The Frat Pack Tribute Site Logo


Frat Pack Tribute Movie Review: The Family Stone

Review by Jonathan Lim

Luke Wilson and Rachel McAdams star

Hmmm, another 'in-law interrogating tale' and a Meet the Parents spin-off...huh? After watching the film, I was totally surprised and I thought that the Christmas feeling in the movie made it like films from the 40s like Meet Me in St. Louis and The Man Who Came To Dinner. The movie itself is like there are two genre in two different parts of it.

The film is set during Christmas in mythical Thayer, Connecticut. Everett (Dermot Mulroney) brings his girlfriend Meredith Morton (Sarah Jessica Parker) home to meet his family, the Stones. However, before they arrive, the Stones are already planning and placing out judgements on Meredith. We then, got to know the Stones: Amy (Rachel McAdams), the mean, grad student, the youngest in the family, spearheading the effort against Meredith, seen usually in messy, over-sized clothes; Sybil Stone (Diane Keaton), the outspoken and opened minded matriarch of the family; Ben (Luke Wilson), a laid-back, pot-smoking slacker brother (and a documentary film editor); Kelly Stone (Craig T. Nelson), a laid-back father of the family; Thaddeus "Thad" Stone (Tyrone Giordano), the deaf and gay youngest son trying to adopt a baby with his partner, Patrick Thomas (Brian J. White) and Susannah Stone (Elizabeth Reaser), the pregnant, happily married housewife and eldest daughter of the family.

Meredith, from the get go, is an uptight, Type-A, straight-laced personality that doesn't seem to fit in. Her seemingly emotionally-unavailable personality annoys other family members, especially Sybil and youngest daughter Amy. In particular Amy attacks Meredith viciously and mercilessly. These unfriendly opening salvos cause Meredith to decide to stay at an inn (under the excuse that she needs better back support while sleeping). Everett also remonstrates his family for not being civil to someone who is important to him and asks his mother for her mother's engagement ring (the family "stone") as he plans to propose to Meredith on Christmas Day but she refuses, saying that she's not the one for him.

Meredith invites her more free-spirited sister Julie (Claire Danes) to come into town for moral support. The family, thus far more openly embraces her. At dinner, she asks Thad and his African-American partner Patrick if they have a racial preference for the baby they plan to adopt. Meredith is horrified at the question, but surprised when no one takes offense to the question. She then tries to fit in by starting her own controversial conversation when Sybil says (partially in jest) that she had hoped all of her sons would turn out to be gay.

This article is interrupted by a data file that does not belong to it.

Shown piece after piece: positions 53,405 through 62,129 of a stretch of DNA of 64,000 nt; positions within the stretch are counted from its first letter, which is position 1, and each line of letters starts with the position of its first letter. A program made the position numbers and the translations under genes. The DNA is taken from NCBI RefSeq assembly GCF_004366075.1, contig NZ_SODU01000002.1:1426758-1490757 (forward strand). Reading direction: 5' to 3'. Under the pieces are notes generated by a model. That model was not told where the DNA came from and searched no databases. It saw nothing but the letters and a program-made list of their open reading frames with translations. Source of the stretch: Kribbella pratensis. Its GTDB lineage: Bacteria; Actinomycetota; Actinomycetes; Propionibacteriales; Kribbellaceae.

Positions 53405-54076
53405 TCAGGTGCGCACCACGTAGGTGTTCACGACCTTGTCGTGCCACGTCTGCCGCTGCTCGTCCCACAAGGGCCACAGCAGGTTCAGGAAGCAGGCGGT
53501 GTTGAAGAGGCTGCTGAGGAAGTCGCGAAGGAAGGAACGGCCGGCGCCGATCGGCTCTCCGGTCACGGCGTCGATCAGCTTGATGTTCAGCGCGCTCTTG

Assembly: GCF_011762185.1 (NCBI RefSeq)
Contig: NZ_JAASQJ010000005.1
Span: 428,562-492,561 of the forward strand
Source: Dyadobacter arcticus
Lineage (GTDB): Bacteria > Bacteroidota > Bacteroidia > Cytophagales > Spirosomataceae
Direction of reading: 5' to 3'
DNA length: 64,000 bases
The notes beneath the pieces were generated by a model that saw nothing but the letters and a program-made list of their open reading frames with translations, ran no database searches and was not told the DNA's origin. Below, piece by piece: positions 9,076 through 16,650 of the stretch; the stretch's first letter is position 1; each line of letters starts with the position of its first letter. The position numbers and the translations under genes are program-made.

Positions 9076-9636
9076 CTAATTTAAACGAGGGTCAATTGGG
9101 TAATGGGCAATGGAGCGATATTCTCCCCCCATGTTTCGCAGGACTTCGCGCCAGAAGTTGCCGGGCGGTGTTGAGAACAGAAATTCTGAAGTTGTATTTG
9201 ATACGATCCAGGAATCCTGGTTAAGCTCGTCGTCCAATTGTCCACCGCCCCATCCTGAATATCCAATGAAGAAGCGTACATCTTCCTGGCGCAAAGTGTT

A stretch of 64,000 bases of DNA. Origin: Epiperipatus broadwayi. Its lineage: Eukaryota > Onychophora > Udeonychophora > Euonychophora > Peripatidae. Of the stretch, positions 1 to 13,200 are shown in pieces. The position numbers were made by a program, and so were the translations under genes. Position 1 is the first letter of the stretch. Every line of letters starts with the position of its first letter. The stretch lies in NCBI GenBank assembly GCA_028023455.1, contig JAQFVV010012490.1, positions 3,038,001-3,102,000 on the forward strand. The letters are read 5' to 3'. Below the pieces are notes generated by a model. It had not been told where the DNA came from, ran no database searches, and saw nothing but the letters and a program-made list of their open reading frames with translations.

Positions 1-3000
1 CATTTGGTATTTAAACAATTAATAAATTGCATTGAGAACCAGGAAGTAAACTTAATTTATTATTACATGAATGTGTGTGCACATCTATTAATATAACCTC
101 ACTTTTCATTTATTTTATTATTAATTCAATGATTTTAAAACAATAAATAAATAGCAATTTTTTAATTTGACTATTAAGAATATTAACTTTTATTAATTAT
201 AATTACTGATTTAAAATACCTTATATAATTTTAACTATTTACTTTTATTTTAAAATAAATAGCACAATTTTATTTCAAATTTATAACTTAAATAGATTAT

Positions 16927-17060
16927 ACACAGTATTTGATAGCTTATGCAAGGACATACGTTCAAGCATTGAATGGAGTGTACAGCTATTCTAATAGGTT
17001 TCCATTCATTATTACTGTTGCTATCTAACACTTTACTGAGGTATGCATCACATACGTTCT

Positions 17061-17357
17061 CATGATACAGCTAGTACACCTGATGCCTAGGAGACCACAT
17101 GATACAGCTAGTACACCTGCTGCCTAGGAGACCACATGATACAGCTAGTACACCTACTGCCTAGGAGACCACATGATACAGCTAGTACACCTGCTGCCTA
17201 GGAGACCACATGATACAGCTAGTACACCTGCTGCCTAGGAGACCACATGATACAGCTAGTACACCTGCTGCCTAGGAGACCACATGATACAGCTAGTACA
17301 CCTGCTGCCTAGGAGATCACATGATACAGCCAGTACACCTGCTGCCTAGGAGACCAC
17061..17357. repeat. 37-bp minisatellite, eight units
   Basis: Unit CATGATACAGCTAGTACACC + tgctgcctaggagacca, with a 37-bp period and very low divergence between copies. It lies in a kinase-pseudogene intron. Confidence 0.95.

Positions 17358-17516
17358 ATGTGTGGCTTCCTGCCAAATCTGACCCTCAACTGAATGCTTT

Meredith attempts to express her disbelief that this could be true as gay people face great challenges and prejudice from the world, but the statement comes out wrong (concluding with her insinuation that gay people are not "normal"). This prompts outrage from other family members, and Meredith flees the table. Middle brother Ben intercepts her and takes her to a bar, where she becomes very inebriated and expresses a freer side of her personality. She even invites an EMT, Brad (who is earlier off-handedly mentioned by Sybill as someone who has always had a soft spot for Amy), to dinner.

The second half of the film is more dramatic than funny. The second half is pretty depressing to watch at times and this was a little unexpected. The trailer portrayed the film as a comedy so there were actually a few scenes that did shock me because I was not expecting something sad. The sudden shift in tone may upset some people and the pacing is a little on the slow side. I think director Thomas Bezucha did a good job at handling the two different genres and the film worked for me. The ending is pretty touching. No words were spoken, just the whole family standing next to the tree which spoke for itself.

Luke Wilson - is the kind of the typical gentleman when playing a role in romantic films. As you can see, he was deeply admiring Meredith (Parker) the first time Everett introduced him to her. While Everett is seemingly interested in Meredith's sister, Wilson's attraction on Meredith began to grow. This was like his character in his previous films such as Alex & Emma and My Super Ex-Girlfriend. The rest of the cast didn't show much performance especially Dermot Mulroney, Sarah Jessica Parker and Craig T. Nelson.

The Family Stone was a mixed bag. It had great acting, laugh out loud scenes, and heart breaking moments, but in the meantime, I felt it didn't know what it wants to be, some of the characters were stereotypes we've seen a hundred times before, and I thought some of things happening were totally unbelievable. If you could compare this with Meet the Parents, I think it is more on the kind of The Royal Tenenbaums.

***

Netflix, Inc.